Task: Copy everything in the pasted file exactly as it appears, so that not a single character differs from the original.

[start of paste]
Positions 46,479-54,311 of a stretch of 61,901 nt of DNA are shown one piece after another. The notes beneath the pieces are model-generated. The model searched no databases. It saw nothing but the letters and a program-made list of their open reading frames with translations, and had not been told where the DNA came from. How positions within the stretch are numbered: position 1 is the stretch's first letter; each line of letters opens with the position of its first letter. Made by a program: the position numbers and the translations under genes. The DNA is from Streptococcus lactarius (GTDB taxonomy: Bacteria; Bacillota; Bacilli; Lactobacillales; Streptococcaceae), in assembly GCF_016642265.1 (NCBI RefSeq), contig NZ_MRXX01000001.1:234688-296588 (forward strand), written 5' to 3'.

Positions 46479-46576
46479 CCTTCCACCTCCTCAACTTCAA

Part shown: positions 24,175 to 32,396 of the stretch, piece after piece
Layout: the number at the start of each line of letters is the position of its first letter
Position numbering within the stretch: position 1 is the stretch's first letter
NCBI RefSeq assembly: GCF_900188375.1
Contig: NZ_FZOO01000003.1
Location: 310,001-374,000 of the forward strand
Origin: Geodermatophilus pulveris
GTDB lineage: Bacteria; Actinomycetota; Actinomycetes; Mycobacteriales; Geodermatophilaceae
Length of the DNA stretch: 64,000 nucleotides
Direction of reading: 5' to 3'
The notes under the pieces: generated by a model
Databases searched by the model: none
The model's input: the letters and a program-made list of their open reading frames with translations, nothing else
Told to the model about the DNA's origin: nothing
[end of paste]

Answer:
Positions 46,479-54,311 of a stretch of 61,901 nt of DNA are shown one piece after another. The notes beneath the pieces are model-generated. The model searched no databases. It saw nothing but the letters and a program-made list of their open reading frames with translations, and had not been told where the DNA came from. How positions within the stretch are numbered: position 1 is the stretch's first letter; each line of letters opens with the position of its first letter. Made by a program: the position numbers and the translations under genes. The DNA is from Streptococcus lactarius (GTDB taxonomy: Bacteria; Bacillota; Bacilli; Lactobacillales; Streptococcaceae), in assembly GCF_016642265.1 (NCBI RefSeq), contig NZ_MRXX01000001.1:234688-296588 (forward strand), written 5' to 3'.

Positions 46479-46576
46479 CCTTCCACCTCCTCAACTTCAA

Part shown: positions 24,175 to 32,396 of the stretch, piece after piece
Layout: the number at the start of each line of letters is the position of its first letter
Position numbering within the stretch: position 1 is the stretch's first letter
NCBI RefSeq assembly: GCF_900188375.1
Contig: NZ_FZOO01000003.1
Location: 310,001-374,000 of the forward strand
Origin: Geodermatophilus pulveris
GTDB lineage: Bacteria; Actinomycetota; Actinomycetes; Mycobacteriales; Geodermatophilaceae
Length of the DNA stretch: 64,000 nucleotides
Direction of reading: 5' to 3'
The notes under the pieces: generated by a model
Databases searched by the model: none
The model's input: the letters and a program-made list of their open reading frames with translations, nothing else
Told to the model about the DNA's origin: nothing